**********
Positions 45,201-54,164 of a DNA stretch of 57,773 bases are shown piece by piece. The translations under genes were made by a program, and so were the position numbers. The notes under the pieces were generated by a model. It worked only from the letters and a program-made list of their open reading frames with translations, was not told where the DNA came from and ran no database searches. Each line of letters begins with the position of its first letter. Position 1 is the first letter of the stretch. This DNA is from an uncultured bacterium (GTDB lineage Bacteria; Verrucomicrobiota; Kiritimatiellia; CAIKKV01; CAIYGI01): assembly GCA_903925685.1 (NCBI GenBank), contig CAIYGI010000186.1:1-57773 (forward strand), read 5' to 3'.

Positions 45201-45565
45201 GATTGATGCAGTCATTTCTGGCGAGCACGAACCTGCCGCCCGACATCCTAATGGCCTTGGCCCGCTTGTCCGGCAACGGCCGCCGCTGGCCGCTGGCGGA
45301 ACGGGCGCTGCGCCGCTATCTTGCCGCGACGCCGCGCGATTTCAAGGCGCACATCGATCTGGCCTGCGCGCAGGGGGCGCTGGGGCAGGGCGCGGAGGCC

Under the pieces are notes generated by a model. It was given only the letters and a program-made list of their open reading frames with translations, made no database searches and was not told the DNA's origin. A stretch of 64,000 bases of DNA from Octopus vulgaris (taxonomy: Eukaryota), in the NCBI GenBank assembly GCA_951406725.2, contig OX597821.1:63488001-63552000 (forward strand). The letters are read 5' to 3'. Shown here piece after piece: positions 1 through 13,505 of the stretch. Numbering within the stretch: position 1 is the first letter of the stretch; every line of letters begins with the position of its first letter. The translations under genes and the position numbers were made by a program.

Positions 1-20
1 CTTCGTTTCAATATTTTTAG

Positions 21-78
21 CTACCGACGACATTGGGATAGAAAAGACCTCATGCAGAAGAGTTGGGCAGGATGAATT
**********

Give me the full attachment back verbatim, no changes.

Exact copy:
Positions 45,201-54,164 of a DNA stretch of 57,773 bases are shown piece by piece. The translations under genes were made by a program, and so were the position numbers. The notes under the pieces were generated by a model. It worked only from the letters and a program-made list of their open reading frames with translations, was not told where the DNA came from and ran no database searches. Each line of letters begins with the position of its first letter. Position 1 is the first letter of the stretch. This DNA is from an uncultured bacterium (GTDB lineage Bacteria; Verrucomicrobiota; Kiritimatiellia; CAIKKV01; CAIYGI01): assembly GCA_903925685.1 (NCBI GenBank), contig CAIYGI010000186.1:1-57773 (forward strand), read 5' to 3'.

Positions 45201-45565
45201 GATTGATGCAGTCATTTCTGGCGAGCACGAACCTGCCGCCCGACATCCTAATGGCCTTGGCCCGCTTGTCCGGCAACGGCCGCCGCTGGCCGCTGGCGGA
45301 ACGGGCGCTGCGCCGCTATCTTGCCGCGACGCCGCGCGATTTCAAGGCGCACATCGATCTGGCCTGCGCGCAGGGGGCGCTGGGGCAGGGCGCGGAGGCC

Under the pieces are notes generated by a model. It was given only the letters and a program-made list of their open reading frames with translations, made no database searches and was not told the DNA's origin. A stretch of 64,000 bases of DNA from Octopus vulgaris (taxonomy: Eukaryota), in the NCBI GenBank assembly GCA_951406725.2, contig OX597821.1:63488001-63552000 (forward strand). The letters are read 5' to 3'. Shown here piece after piece: positions 1 through 13,505 of the stretch. Numbering within the stretch: position 1 is the first letter of the stretch; every line of letters begins with the position of its first letter. The translations under genes and the position numbers were made by a program.

Positions 1-20
1 CTTCGTTTCAATATTTTTAG

Positions 21-78
21 CTACCGACGACATTGGGATAGAAAAGACCTCATGCAGAAGAGTTGGGCAGGATGAATT